Becoming Nuoc Mam:Insight into Vietnamese History Through Fish Sauce
Mei Feng Mok, University of Washington, Seattle, USA

Fish sauce is a condiment that is historically common to various Southeast Asian cultures. The fish sauce in Vietnam is one instance. Vietnamese fish sauce (nuoc mam) is increasingly regarded as an “international marker” of Vietnamese cuisine by visitors to Vietnam and some writers have taken this a step further, characterising the quintessential Vietnamese meal as consisting of “rice and nuoc mam”. The above claim of the uniqueness of the nuoc mam, and its importance to Vietnamese culture and identity resonates with many Vietnamese. The above association of nuoc mam with Vietnamese culture and identity would suggest that the idea that nuoc mam has a special status in Vietnam has a long history. However, through an examination of fish sauce in Vietnam from its origins to present, I argue that the intensive scrutiny of nuoc mam’s special characteristics is a post-1975 phenomenon that is the consequence of historical and contingent factors involving both international and domestic agents. One of the challenges of the historical discipline is the tendency to focus on certain histories, like political history, and cultural history, without considering their interaction. By tracing the process of how nuoc mam became a Vietnamese symbol, it demonstrates how social, cultural, political, and intellectual history of Vietnam interacted with each other. In doing so, my paper on fish sauce in Vietnam is also a useful lens to two historical epochs – Vietnam pre-1975 and Vietnam post-1975.

Ji-Biiru and Japanese Cultural Identity
Mark F. Meli, Independent Scholar, Japan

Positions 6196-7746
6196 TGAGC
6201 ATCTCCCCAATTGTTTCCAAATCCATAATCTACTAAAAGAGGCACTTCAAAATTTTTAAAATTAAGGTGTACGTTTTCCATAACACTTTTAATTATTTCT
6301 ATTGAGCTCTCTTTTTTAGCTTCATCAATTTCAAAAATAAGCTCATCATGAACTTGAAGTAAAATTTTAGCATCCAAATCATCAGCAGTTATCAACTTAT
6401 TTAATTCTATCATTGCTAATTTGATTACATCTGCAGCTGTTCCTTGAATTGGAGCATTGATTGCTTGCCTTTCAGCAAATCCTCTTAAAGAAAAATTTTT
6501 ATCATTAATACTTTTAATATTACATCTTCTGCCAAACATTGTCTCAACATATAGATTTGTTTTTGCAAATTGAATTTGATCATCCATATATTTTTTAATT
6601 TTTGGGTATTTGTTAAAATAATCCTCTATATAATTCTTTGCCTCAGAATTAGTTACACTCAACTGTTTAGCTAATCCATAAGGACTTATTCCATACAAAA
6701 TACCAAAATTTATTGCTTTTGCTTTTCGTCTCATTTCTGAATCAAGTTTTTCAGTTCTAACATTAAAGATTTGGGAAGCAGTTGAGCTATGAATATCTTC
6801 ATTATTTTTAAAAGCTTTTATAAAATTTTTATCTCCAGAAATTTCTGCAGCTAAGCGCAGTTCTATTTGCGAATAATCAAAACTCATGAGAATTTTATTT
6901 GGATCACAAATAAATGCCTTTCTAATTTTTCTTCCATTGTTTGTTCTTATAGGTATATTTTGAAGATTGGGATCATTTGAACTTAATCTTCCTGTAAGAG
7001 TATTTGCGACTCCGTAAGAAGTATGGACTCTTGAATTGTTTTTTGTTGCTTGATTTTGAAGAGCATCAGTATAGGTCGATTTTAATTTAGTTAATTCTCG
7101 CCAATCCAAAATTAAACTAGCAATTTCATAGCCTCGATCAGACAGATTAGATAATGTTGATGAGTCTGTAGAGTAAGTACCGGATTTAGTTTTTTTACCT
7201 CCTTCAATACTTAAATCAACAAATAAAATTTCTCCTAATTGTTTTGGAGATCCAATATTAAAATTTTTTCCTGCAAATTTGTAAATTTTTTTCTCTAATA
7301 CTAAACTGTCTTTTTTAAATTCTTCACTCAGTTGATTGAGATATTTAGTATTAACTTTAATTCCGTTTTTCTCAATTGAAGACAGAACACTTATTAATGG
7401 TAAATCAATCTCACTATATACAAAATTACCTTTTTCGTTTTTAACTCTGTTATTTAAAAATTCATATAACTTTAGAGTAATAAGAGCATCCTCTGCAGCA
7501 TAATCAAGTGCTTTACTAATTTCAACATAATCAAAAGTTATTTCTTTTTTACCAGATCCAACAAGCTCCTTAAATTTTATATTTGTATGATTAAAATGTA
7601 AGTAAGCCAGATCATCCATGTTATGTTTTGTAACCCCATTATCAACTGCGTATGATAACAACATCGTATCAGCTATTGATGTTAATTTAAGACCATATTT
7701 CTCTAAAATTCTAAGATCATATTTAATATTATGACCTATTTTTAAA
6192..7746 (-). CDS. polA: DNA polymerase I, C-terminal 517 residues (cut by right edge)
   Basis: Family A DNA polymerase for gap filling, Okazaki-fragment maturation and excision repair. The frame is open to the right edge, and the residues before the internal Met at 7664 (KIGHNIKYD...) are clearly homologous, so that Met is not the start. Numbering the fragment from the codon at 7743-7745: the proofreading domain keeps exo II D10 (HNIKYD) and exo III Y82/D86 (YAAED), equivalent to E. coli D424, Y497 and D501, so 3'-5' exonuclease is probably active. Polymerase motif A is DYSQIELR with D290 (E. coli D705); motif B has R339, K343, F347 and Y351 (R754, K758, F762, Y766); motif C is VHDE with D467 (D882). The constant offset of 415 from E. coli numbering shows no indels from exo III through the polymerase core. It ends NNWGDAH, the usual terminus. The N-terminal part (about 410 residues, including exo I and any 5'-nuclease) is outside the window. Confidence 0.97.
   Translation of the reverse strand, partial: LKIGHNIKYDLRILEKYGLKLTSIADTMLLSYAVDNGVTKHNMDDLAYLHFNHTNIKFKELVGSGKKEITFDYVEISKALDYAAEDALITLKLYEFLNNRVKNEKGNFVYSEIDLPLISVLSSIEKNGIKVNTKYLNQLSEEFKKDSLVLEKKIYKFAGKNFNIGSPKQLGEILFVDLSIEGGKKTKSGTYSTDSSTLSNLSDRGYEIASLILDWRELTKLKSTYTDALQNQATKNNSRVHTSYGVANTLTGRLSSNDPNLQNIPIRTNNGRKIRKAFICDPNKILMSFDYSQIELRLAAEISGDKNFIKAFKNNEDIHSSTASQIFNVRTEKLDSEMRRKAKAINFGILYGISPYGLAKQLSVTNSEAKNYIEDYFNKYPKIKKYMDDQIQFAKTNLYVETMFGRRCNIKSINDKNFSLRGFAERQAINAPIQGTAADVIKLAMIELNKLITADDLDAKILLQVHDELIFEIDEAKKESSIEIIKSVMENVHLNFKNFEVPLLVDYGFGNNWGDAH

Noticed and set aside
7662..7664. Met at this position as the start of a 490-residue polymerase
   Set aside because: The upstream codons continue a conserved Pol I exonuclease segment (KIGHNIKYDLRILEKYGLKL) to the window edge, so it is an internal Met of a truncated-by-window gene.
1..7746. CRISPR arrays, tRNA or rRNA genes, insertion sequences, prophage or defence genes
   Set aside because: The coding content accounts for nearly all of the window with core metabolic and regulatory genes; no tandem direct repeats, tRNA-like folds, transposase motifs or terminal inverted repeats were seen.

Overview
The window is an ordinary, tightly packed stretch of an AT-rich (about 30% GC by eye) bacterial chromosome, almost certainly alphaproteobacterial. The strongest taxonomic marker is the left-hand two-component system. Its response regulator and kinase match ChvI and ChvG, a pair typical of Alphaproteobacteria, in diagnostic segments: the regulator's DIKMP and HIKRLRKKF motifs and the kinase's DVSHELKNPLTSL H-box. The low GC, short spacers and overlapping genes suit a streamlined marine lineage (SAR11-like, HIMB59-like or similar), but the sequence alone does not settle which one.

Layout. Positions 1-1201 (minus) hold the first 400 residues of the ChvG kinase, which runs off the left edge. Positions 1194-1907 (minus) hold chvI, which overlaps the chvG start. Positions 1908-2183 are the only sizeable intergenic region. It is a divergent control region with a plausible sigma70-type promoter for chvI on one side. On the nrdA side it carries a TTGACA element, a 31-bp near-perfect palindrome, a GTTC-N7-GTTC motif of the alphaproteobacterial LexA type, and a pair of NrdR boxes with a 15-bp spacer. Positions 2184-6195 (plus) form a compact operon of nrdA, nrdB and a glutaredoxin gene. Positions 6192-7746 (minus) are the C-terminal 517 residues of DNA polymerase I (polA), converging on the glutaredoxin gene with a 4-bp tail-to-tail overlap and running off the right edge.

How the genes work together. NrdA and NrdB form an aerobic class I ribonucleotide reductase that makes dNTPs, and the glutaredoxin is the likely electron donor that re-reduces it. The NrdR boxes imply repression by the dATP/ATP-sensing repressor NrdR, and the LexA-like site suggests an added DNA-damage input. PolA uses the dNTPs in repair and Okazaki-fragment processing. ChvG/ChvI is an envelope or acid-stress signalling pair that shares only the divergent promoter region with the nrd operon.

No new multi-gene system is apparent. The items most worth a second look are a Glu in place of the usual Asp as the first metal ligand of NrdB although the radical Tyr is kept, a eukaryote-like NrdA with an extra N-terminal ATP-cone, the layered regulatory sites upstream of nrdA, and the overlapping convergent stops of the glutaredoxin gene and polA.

Discussions of food and drink form a large part of the discourse of cultural identity in many regions. In Japan, the unique and healthy character of Japanese food is abundantly discussed in popular media and in academic nihonjin-ron discourse. Discourse upon drink within Europe is also quite old, with debates comparing wine and beer dating back to ancient Greece. Within the beer-drinking cultures of the North, styles of beer are even today closely linked to national and cultural identity. English like bitter served at cellar temperature from the cask. Czechs and Germans prefer lagers, but only those brewed in their own region. We could go on and on. In Japan today, as in the U.S., Canada, and elsewhere, locally-brewed craft beer is becoming more and more popular, and like in the U.S., people are thinking about what makes Japanese beer Japanese. In this paper, I will discuss how craft beer is being linked to cultural identity in Japan, focusing primarily on two issues. First is the notion of “the Japanese palate,” and the idea that beer can be brewed specifically to satisfy that palate. Second is the search to invent an original Japanese style of beer, one that uses Japanese ingredients and that people in other beer-drinking lands do not yet know. These two trends lead to interesting developments in brewing, and also in the discourse of nihonjin-ron. If possible, I will bring several of the most “Japanese” of craft beers for the audience to sample.